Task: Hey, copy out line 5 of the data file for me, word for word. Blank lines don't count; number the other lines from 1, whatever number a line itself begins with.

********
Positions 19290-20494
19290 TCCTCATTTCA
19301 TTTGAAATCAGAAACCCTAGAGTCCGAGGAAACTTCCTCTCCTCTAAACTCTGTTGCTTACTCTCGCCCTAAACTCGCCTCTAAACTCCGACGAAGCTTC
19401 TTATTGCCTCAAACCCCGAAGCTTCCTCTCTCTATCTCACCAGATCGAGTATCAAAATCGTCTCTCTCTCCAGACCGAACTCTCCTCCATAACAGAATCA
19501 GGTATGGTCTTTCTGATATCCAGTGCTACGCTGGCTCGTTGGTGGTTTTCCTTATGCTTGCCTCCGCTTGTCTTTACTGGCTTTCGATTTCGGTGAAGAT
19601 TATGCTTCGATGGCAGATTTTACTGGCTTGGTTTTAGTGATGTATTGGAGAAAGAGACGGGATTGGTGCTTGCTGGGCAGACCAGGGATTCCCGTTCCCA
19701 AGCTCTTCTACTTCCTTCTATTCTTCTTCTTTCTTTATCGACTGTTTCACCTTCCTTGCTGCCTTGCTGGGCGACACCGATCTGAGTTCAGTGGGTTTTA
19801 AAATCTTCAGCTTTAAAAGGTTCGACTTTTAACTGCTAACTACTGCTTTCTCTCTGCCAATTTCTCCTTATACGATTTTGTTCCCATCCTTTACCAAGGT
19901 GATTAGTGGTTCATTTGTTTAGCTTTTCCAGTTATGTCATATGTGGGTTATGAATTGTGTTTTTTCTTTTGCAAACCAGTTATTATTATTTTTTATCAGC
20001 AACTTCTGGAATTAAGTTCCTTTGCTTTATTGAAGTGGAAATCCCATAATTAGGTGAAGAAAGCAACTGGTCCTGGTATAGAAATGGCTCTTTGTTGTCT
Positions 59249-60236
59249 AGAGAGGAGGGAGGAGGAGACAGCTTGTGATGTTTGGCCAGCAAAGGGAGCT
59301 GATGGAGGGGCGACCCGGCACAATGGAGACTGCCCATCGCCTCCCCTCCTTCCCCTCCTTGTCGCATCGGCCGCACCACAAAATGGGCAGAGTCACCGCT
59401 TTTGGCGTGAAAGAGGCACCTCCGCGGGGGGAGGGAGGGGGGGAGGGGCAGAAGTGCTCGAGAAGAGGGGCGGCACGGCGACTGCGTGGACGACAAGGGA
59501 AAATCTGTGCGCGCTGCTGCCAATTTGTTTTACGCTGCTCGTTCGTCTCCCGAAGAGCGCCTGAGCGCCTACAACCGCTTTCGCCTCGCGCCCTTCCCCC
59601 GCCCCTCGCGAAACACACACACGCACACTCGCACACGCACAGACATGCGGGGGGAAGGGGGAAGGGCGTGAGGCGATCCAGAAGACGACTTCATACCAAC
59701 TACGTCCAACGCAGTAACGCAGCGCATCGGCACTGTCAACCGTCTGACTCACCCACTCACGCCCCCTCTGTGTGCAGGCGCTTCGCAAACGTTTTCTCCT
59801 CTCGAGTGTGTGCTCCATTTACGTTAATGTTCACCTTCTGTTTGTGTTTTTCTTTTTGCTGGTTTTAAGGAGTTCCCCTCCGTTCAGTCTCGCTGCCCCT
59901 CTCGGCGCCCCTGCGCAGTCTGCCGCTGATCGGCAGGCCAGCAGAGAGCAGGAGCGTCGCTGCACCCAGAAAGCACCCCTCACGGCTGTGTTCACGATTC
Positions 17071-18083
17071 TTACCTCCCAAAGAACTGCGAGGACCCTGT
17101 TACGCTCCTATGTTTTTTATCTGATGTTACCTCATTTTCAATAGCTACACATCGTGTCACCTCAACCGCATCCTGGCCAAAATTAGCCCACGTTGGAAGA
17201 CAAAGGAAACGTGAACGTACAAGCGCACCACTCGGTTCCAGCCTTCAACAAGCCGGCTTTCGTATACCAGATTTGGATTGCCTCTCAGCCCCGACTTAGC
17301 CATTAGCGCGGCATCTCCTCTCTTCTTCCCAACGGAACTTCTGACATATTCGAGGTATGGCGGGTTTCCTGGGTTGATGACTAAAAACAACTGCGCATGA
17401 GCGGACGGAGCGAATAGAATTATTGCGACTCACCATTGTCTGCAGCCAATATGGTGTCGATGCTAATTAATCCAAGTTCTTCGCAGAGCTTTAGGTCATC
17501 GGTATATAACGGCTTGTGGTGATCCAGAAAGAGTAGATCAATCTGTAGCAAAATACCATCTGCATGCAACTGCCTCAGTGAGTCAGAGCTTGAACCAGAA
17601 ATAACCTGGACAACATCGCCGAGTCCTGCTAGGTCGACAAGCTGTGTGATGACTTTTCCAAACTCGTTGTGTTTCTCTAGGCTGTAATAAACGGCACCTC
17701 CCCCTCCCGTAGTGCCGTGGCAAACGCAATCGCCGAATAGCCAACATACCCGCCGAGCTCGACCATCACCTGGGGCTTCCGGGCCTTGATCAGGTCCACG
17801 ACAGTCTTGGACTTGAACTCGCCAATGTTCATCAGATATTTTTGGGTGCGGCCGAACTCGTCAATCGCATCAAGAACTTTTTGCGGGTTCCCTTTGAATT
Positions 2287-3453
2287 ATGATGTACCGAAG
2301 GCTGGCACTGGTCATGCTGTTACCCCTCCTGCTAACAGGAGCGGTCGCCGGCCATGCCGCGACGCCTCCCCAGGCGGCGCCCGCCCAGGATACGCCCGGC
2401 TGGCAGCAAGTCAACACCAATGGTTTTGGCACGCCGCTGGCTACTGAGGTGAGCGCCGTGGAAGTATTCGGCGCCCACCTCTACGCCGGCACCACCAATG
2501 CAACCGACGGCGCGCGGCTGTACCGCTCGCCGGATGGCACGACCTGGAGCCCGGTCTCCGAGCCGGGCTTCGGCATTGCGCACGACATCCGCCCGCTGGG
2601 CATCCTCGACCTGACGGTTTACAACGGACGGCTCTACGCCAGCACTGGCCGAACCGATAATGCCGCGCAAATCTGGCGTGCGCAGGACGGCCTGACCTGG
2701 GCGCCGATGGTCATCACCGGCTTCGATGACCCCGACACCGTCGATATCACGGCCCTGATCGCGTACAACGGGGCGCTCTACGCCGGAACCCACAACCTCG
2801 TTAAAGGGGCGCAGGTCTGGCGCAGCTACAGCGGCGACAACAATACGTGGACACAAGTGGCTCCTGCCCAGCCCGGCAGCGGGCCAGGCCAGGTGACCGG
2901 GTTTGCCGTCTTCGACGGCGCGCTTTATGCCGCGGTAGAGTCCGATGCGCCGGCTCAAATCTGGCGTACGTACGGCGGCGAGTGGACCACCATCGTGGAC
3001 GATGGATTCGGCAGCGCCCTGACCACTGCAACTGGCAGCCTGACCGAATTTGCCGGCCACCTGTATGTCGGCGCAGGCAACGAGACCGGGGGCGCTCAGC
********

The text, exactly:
19501 GGTATGGTCTTTCTGATATCCAGTGCTACGCTGGCTCGTTGGTGGTTTTCCTTATGCTTGCCTCCGCTTGTCTTTACTGGCTTTCGATTTCGGTGAAGAT